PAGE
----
Interestingly, the neurologic symptoms seen in acute hyponatremia are due more to hypo-osmolality rather than hyponatremia itself. Low serum osmolality leads to cerebral edema, and in severe cases can result in brain herniation. However, since the irrigating fluids are not pure water, the serum osmolality is usually not as low as might be expected given the degree of hyponatremia. In this case, the patient’s serum osmolality was 268 mOsm/kg; this could explain why he did not exhibit neurologic symptoms despite an extremely low serum sodium of 95 mmol/L. Of note, when glycine is used for irrigation, there may be independent neurotoxic effects related to its metabolites.
While the treatment of chronic hyponatremia requires a slow increase in serum sodium levels to avoid the feared risk of osmotic demyelination syndrome2, hyponatremia secondary to TURP syndrome is acute. Since the brain has not had time to equilibrate, rapid correction is safe and especially indicated if the patient is exhibiting neurologic symptoms. If the hyponatremia is mild and the patient is asymptomatic, no aggressive intervention other than monitoring may be required. For severe TURP syndrome, 3% hypertonic saline given as a bolus and/or infusion is useful to correct hyponatremia and to counteract the osmotic diuresis caused by glycine, sorbitol, or mannitol, which further draws sodium into the urine. Frequent monitoring in an intensive care unit setting is recommended to assess neurologic changes and ensure the rapid correction of sodium. Other treatment modalities include the administration of loop diuretics if there are any clinical signs of volume overload such as pulmonary edema3,4. Our patient was admitted to the intensive care unit with hourly neurologic monitoring and hourly whole blood sodium checks. He received 20 mg furosemide, with a repeat dose the following morning; he was able to wean from 10 L non-rebreather mask to room air overnight. In addition, he was given two 125 mL boluses of 3% hypertonic saline and was placed on a 3% hypertonic saline infusion overnight, at a rate that was titrated to achieve a slow and steady increase in sodium. Throughout the night, he had intermittent episodes of confusion that were attributed to mild cerebral edema, but never had a depressed mental status. The following morning, his intravenous line was found to have infiltrated, so the rise in sodium was slower than planned (figure 1). Twenty hours later, his sodium was 135 mmol/L (2 mmol/L/hour rise) and he was completely neurologically intact.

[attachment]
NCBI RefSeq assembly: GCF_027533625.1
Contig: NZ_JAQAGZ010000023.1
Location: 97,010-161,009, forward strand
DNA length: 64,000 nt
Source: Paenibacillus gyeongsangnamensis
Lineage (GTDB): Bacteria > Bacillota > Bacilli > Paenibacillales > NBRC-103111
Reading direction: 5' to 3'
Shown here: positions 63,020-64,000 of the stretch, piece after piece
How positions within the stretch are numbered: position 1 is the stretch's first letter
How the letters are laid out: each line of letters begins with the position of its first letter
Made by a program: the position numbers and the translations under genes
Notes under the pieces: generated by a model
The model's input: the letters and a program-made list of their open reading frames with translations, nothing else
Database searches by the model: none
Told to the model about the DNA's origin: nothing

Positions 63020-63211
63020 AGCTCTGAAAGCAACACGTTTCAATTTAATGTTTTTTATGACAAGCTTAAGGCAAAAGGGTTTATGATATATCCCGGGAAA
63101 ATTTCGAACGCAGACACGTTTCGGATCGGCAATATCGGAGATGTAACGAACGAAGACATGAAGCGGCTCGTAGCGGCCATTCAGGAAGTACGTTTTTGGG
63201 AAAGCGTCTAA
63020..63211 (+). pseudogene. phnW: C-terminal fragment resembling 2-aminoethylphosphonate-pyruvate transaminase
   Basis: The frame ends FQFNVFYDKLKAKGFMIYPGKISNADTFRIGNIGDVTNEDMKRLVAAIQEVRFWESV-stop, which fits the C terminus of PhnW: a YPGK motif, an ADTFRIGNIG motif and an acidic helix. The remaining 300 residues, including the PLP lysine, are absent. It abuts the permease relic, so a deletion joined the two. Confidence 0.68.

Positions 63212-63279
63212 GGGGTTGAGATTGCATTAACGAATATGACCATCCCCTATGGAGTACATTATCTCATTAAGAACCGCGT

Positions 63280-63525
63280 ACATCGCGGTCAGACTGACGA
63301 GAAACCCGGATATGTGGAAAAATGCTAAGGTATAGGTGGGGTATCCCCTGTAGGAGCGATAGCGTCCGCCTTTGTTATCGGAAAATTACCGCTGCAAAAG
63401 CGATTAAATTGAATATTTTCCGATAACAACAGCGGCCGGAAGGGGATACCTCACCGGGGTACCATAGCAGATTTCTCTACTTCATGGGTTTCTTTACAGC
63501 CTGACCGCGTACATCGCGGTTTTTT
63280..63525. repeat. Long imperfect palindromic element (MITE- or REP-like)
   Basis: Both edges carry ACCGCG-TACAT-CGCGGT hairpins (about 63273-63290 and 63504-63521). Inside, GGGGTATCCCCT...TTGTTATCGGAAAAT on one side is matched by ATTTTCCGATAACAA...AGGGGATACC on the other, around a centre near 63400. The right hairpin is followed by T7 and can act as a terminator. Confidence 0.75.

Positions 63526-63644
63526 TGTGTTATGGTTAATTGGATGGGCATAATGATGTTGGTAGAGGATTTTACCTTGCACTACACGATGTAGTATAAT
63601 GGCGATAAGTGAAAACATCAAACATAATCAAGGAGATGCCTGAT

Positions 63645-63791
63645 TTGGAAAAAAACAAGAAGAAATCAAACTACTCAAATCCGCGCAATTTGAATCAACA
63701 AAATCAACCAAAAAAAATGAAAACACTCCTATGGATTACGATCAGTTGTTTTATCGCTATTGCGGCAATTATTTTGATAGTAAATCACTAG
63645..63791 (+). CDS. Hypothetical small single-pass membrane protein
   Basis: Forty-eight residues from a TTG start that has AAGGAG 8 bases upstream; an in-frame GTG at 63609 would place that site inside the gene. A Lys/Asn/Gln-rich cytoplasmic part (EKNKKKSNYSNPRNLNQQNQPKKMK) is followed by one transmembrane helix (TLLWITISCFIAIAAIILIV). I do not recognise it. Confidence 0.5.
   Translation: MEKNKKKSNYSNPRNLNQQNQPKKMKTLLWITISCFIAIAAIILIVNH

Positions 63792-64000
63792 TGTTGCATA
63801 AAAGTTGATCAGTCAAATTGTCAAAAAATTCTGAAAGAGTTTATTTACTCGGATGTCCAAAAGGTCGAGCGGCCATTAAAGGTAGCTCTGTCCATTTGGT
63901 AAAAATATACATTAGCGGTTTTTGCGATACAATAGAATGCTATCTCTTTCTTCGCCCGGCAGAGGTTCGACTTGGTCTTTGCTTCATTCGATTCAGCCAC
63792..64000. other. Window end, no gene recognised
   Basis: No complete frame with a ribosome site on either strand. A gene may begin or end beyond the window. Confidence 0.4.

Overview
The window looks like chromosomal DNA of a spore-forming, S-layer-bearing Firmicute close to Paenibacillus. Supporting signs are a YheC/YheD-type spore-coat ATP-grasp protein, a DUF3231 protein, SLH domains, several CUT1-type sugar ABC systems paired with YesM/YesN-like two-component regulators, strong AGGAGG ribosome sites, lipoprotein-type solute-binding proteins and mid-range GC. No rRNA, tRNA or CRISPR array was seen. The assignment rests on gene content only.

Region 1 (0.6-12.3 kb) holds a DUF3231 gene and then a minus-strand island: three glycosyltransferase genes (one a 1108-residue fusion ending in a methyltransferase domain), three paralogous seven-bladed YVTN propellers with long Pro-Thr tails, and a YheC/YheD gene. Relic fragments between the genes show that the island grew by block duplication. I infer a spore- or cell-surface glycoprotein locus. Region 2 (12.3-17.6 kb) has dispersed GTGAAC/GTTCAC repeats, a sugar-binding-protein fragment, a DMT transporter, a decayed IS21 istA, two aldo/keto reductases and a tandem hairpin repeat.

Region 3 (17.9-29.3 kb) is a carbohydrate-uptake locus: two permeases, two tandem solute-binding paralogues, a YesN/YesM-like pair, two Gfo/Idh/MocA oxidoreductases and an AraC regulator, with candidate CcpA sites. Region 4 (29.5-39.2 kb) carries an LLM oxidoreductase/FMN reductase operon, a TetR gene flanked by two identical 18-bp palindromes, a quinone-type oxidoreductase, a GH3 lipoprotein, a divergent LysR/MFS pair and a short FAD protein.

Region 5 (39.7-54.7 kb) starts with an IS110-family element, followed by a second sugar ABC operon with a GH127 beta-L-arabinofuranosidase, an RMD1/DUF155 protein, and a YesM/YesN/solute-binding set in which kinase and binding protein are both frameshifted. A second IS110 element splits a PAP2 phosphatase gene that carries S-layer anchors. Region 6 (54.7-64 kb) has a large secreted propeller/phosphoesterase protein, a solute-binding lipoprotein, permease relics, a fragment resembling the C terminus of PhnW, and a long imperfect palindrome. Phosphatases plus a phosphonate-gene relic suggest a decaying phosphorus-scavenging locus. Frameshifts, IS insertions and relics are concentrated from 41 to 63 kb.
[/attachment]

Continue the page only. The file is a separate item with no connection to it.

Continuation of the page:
Contributors All three authors have been involved and made significant contributions to the writing of this article.
Funding The authors have not declared a specific grant for this research from any funding agency in the public, commercial or not-for-profit sectors.
Competing interests None declared.
Patient consent for publication Not required.
Provenance and peer review Commissioned; internally peer reviewed.